Naturally, when an individual drinks too much alcohol, its effects would also be greater on the functioning of his CNS. Since the CNS is capable of handling the senses and the impulses which governs an individual’s thoughts and actions. As an individual continues to drink alcohol, the CNS also continues to depreciate causing irreversible or irreparable damage to an individual’s CNS functioning.
Apparently, the content of alcohol which goes directly to an individual’s CNS, blocks out the circulation of oxygen to and from the brain which causes a temporary blackout blurring or blocking one’s memory. Once the alcohol dissipates from the body, the circulation of oxygen in the brain normalizes, as well as an individual’s memory. This means that once an individual becomes a habitual drinker, his memory as governed by the functioning of his brain, and his impulses or senses as managed by his nerves and neurons, become permanently damaged by alcohol. (Dunlap, N.D.)
The kind of behavior displayed by Tom is clear signs of CNS impairments or disabilities caused by his intake of alcohol. For instance, Cerebellar Atrophy is a condition associated to a part of the brain called the cerebellum, wherein an individual’s intake of alcohol causes an imbalance or disturbance in one’s muscle coordination. Cerebellar Atrophy will affect an individual’s balance as well as walking movements.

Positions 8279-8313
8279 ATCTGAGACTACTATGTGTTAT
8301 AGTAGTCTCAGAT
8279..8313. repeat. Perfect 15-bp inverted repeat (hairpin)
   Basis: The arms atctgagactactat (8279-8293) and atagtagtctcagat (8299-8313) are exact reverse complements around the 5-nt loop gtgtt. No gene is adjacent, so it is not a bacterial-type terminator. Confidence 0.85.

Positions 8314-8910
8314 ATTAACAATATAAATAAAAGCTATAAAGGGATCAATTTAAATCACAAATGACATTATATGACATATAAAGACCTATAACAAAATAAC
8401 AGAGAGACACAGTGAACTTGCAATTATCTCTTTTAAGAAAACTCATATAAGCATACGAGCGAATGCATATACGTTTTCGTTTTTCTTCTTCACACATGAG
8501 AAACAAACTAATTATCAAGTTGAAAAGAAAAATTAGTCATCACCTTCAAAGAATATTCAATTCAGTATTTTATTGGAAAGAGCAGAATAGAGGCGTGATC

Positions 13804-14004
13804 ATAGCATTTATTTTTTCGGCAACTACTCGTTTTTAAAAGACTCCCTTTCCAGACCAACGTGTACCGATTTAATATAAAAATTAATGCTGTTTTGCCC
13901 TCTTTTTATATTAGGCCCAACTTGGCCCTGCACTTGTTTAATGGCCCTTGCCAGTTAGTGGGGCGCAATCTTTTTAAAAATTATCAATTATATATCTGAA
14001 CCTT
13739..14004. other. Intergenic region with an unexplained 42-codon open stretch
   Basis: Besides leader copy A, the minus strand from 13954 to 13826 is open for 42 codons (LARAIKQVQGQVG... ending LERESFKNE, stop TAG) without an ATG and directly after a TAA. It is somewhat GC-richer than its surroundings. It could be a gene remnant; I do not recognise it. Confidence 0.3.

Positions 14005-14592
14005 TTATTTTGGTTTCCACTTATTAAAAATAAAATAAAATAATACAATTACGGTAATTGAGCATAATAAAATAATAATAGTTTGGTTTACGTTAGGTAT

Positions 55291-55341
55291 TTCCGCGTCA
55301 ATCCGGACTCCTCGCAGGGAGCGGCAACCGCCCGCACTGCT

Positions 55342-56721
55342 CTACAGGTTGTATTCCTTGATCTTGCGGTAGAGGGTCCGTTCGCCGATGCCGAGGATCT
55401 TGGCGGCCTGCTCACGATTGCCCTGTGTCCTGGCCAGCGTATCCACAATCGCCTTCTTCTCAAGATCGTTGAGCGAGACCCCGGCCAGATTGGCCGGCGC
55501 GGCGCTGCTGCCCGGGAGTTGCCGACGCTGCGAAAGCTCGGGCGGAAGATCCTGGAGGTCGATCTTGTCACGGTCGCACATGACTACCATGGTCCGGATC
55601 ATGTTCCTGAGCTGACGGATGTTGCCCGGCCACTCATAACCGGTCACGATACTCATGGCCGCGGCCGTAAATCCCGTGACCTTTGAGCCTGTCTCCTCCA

This particular CNS condition explains why Tom’s actions or movements are lethargic or sluggish since he had trouble balancing, walking, or moving at a normal pace. Another condition related to alcohol and the CNS is the Korsakoff’s Amnesic Syndrome. This particular syndrome has something to do with an individual’s memory. If an individual develops high dependency on alcohol and takes in alcohol that is more than the amount of normal intake, contracting Korsakoff’s Amnesic Syndrome will lead to losses in short-term memory. (“Alcohol Related Brain Impairment,” 2008)
One factor which affects the length of time by which alcohol lingers inside the body, therefore, shortening or prolonging the harmful and incapacitating effects of alcohol to an individuals CNS is his metabolism. Metabolism is a process that occurs within the body which converts substances and other chemical compounds that are readily excreted from the human body.
The process constitutes the contribution of the liver in the oxidization process which normalizes the amount of oxygen in the blood stream, including the brain. If the oxidization process is normal, then the rate of an individual’s return to consciousness is normal.